Searching over 5,500,000 cases.


searching
Buy This Entire Record For $7.95

Official citation and/or docket number and footnotes (if any) for this case available with purchase.

Learn more about what you receive with purchase of this case.

Carmen Peres Vasquez v. Michael J. Astrue

UNITED STATES DISTRICT COURT EASTERN DISTRICT OF CALIFORNIA


July 20, 2011

CARMEN PERES VASQUEZ,
PLAINTIFF,
v.
MICHAEL J. ASTRUE, COMMISSIONER OF SOCIAL SECURITY,
DEFENDANT.

The opinion of the court was delivered by: Sheila K. Oberto United States Magistrate Judge

ORDER DISCHARGING ORDER TO SHOW CAUSE

On May 13, 2011, the parties submitted a stipulation requesting that the Commissioner be granted an extension of time to file a responsive brief. The parties agreed that the Commissioner would file a responsive brief on or before June 22, 2011. (Doc. 13.) The stipulated request was granted by the Court on May 13, 2011.

On June 22, 2011, the Commissioner failed to file a responsive brief. The Court issued an order on June 23, 2011, requiring the Commissioner to do either of the following within five days from the date of the Court's order: (1) show cause why a timely responsive brief was not filed; or (2) file a responsive brief. (Doc. 15.) Instead of filing a responsive brief or an explanation why a responsive brief had not been filed on or before on June 28, 2011, as the order required, the Commissioner filed a responsive brief on June 29, 2011.

On July 1, 2011, the court issued an order to show cause why sanctions should not be imposed for failure to comply with the Court's June 23, 2011, order. (Doc. 17.) On July 11, 2011, the Commissioner filed a statement indicating that the response date to the Court's June 23, 2011, order was miscalculated and thus was untimely due to inadvertence and mistake.

Scheduling orders "are the heart of case management," Koplve v. Ford Motor Co., 795 F.2d 15, 18 (3d Cir. 1986), and are intended to alleviate case management problems. Johnson, 975 F.2d at 610. While good faith errors are unavoidable from time to time, the parties should note that a scheduling order "is not a frivolous piece of paper, idly entered, which can be cavalierly disregarded without peril." See Johnson v. Mammoth Recreations, Inc., 975 F.2d 604, 610 (9th Cir. 1992).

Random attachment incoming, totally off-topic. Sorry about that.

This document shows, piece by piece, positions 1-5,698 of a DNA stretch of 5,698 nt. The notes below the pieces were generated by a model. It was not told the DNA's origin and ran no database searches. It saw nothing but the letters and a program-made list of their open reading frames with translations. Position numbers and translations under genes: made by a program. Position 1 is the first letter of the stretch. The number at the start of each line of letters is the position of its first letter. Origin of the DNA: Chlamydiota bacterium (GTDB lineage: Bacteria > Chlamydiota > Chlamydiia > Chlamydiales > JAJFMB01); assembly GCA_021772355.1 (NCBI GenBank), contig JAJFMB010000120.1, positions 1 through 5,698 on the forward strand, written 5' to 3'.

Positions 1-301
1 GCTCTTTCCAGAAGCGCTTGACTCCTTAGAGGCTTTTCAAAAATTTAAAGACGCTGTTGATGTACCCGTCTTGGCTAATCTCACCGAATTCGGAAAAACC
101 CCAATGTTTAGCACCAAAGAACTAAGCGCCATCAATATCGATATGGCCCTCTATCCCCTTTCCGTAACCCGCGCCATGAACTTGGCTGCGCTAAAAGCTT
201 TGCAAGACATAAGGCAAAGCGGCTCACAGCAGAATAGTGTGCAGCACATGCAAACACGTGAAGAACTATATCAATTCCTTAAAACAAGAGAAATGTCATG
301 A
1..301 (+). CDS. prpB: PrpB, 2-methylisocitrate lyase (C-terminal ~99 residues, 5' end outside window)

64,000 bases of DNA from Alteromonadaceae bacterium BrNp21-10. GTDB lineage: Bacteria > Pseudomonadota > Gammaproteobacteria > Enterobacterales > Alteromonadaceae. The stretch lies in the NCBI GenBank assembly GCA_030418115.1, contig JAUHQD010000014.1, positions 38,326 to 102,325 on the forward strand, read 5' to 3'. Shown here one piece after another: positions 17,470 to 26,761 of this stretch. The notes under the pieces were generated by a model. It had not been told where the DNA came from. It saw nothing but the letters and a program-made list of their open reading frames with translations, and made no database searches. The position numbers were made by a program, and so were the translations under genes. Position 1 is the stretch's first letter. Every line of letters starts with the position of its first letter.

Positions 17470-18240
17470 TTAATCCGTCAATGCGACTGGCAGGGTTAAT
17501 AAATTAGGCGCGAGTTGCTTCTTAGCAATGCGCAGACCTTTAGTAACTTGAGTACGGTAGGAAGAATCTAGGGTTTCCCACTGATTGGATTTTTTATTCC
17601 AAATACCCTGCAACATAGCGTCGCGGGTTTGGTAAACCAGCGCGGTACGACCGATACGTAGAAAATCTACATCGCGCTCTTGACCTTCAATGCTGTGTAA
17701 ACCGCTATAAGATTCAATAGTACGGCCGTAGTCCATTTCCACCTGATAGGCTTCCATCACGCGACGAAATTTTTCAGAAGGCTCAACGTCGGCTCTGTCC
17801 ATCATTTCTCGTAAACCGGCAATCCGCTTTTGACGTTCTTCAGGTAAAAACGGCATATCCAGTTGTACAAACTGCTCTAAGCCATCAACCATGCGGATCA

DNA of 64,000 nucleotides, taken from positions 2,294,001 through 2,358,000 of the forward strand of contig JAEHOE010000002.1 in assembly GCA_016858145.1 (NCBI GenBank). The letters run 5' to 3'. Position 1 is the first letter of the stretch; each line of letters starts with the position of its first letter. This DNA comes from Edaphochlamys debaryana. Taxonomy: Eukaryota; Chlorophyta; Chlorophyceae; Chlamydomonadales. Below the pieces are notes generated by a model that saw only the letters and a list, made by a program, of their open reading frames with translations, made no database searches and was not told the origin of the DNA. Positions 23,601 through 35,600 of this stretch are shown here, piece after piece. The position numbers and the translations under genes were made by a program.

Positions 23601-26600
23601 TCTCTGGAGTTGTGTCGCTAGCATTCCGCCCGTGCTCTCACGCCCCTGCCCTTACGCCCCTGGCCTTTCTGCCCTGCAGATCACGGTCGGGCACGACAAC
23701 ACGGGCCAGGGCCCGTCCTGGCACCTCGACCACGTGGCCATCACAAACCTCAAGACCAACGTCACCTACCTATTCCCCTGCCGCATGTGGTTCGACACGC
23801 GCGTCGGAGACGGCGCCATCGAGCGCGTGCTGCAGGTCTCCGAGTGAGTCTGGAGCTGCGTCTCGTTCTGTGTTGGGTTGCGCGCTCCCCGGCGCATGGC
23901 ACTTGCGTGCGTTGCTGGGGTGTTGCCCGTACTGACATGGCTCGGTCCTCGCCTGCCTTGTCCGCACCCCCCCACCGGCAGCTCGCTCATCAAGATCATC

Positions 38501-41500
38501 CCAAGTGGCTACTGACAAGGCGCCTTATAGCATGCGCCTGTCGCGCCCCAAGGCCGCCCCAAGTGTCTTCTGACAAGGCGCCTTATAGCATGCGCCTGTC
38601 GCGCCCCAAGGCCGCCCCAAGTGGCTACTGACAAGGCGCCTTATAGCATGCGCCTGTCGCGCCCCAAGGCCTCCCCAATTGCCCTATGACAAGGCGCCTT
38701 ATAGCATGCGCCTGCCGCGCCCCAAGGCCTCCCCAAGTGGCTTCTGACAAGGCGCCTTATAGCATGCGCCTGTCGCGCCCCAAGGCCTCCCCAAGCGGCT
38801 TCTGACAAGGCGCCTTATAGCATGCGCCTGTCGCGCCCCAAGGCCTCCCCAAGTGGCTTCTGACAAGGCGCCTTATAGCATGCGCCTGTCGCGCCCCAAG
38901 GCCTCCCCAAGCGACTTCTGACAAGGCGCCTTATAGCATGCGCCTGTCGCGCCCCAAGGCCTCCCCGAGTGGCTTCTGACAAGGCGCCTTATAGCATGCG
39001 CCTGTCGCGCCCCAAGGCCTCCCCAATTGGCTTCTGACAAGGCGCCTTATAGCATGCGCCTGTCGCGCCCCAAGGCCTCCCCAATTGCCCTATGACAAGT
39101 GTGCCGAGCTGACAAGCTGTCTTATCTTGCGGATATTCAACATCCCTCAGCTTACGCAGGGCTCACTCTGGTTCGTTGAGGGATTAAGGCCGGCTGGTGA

Given the caseload in this district, the Court has a pressing need to manage its docket efficiently and effectively; the parties assist the Court in this endeavor by using all reasonable diligence to adhere to the schedule and any extended deadlines allowed. Moreover, pursuant to the Federal Rules of Civil Procedure, the parties are under an affirmative obligation to diligently attempt to comply with any scheduling orders issued by the court. Fed. R. Civ. P. 16(b). When the Court modifies the scheduling order pursuant to the agreement of counsel, as it did here, and one of the parties fails to perform under the modified schedule, a lack of diligence is established. Here, the Commissioner failed to respond to the Court's order to show cause regarding the failure to comply with a schedule, which only compounded the error.

However, as the Commissioner's failure to timely file a responsive brief and the failure to respond to the Court's June 23, 2011, order to show cause appear to have occurred due to a good faith mistake or inadvertence, the Court DISCHARGES the order to show cause and sanctions shall not be imposed.

IT IS SO ORDERED.

20110720

© 1992-2011 VersusLaw Inc.



Buy This Entire Record For $7.95

Official citation and/or docket number and footnotes (if any) for this case available with purchase.

Learn more about what you receive with purchase of this case.